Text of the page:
Keeping you and your loved ones safe

Coronavirus information

Wash hands – Cover face – Make space

5 October, 2020

Calls for more action and fines to tackle drivers who break the law with more investment in road safety

Welcome to North Yorkshire
North Yorkshire drivers who break speed limits and don’t wear seatbelts should face higher penalties with the money raised from the fines being put towards road safety, according to a new survey.

Nearly 4,000 people from across York and North Yorkshire responded to the Association of Police and Crime Commissioners’ (APCC) research as part of 66,000 nationwide.

The findings from the North Yorkshire Police force area include:

  • 51% say they witness traffic offences on the roads where they live every day, with a further 24% seeing them at least once a week
  • Less than half would describe the roads in their community as safe (37% safe, 8% very safe)
  • Eight in ten (79%) say they would support more enforcement of road traffic offences.

Two-thirds of respondents to the survey from York and North Yorkshire either agreed or agreed strongly that fixed penalty notices for road traffic offences like speeding and failure to wear a seatbelt (currently £100) should be increased in line with other serious offences like driving while using a handheld mobile phone (currently £200).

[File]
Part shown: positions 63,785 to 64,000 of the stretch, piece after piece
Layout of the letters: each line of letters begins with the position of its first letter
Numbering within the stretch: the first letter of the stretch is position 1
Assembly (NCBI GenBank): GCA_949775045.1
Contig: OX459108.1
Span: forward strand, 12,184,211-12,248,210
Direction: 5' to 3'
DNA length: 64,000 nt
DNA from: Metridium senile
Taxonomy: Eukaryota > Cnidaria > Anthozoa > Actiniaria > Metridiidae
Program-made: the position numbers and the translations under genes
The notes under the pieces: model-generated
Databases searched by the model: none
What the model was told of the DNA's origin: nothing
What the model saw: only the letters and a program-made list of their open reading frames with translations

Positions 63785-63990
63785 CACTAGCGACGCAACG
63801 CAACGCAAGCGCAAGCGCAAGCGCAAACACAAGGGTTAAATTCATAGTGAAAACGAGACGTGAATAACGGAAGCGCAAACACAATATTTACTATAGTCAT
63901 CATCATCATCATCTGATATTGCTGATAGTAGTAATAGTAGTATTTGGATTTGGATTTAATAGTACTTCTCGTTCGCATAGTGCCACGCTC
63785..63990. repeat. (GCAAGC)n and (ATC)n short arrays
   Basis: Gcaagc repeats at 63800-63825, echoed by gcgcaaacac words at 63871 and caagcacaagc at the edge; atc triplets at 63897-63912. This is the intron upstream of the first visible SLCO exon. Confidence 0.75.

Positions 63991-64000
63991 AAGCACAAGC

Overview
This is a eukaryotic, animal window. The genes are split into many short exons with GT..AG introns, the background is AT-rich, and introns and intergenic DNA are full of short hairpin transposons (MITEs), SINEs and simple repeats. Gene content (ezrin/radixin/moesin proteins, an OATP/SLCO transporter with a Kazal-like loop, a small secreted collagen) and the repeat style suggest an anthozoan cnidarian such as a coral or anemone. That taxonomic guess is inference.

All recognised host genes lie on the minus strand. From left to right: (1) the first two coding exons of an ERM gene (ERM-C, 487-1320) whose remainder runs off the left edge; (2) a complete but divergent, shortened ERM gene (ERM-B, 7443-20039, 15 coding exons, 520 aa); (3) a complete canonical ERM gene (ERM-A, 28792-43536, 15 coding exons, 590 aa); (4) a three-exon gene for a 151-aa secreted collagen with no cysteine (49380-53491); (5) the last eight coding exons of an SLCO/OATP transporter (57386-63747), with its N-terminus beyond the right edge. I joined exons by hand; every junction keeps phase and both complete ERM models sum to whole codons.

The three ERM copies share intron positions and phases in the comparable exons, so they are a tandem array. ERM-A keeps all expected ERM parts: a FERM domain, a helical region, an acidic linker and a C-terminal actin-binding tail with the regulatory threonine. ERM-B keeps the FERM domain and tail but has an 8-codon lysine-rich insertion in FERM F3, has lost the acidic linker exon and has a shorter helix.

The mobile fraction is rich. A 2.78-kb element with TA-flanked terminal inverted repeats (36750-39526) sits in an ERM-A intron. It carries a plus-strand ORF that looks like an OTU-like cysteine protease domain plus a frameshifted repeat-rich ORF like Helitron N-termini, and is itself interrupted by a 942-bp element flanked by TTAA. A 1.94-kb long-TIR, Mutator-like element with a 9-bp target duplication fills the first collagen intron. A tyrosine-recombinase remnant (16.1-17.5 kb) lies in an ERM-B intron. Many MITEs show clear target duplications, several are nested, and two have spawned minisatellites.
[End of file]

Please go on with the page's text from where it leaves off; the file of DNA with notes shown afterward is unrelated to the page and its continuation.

Meanwhile, 86% agreed that some of the money raised through fixed penalty notices should be reinvested into enforcement and road safety measures to deny criminals the use of the roads – presently money from speed camera fines goes to central government for general expenditure rather than directly to police.

The nationwide survey’s findings mirrored those in North Yorkshire and was the largest ever conducted by the APCC. The results have been used to try and influence a Department for Transport (DfT) consultation on roads policing which closes today (Monday 5 October).

Julia Mulligan, North Yorkshire Police and Crime Commissioner, said:

“Thank you to those who had their say on road safety and roads policing in this survey. I know that offences like speeding, not wearing seatbelts and using mobile phones behind the wheel present huge challenges for communities across North Yorkshire and York, especially in rural areas.

“The responses to the survey both here and nationwide show a strong public desire for more enforcement to catch those breaking the law on our roads, greater penalties to deter those who flout the rules and more ringfencing of the fines levied to put towards greater detection of criminals and investment in road safety.

“I look forward to hearing the Department for Transport’s response to this survey and the wider consultation on roads policing and hope they listen to your views.”

The national results of the survey are available at https://www.apccs.police.uk/latest-news/apcc-road-safety-survey-results/

Related Pages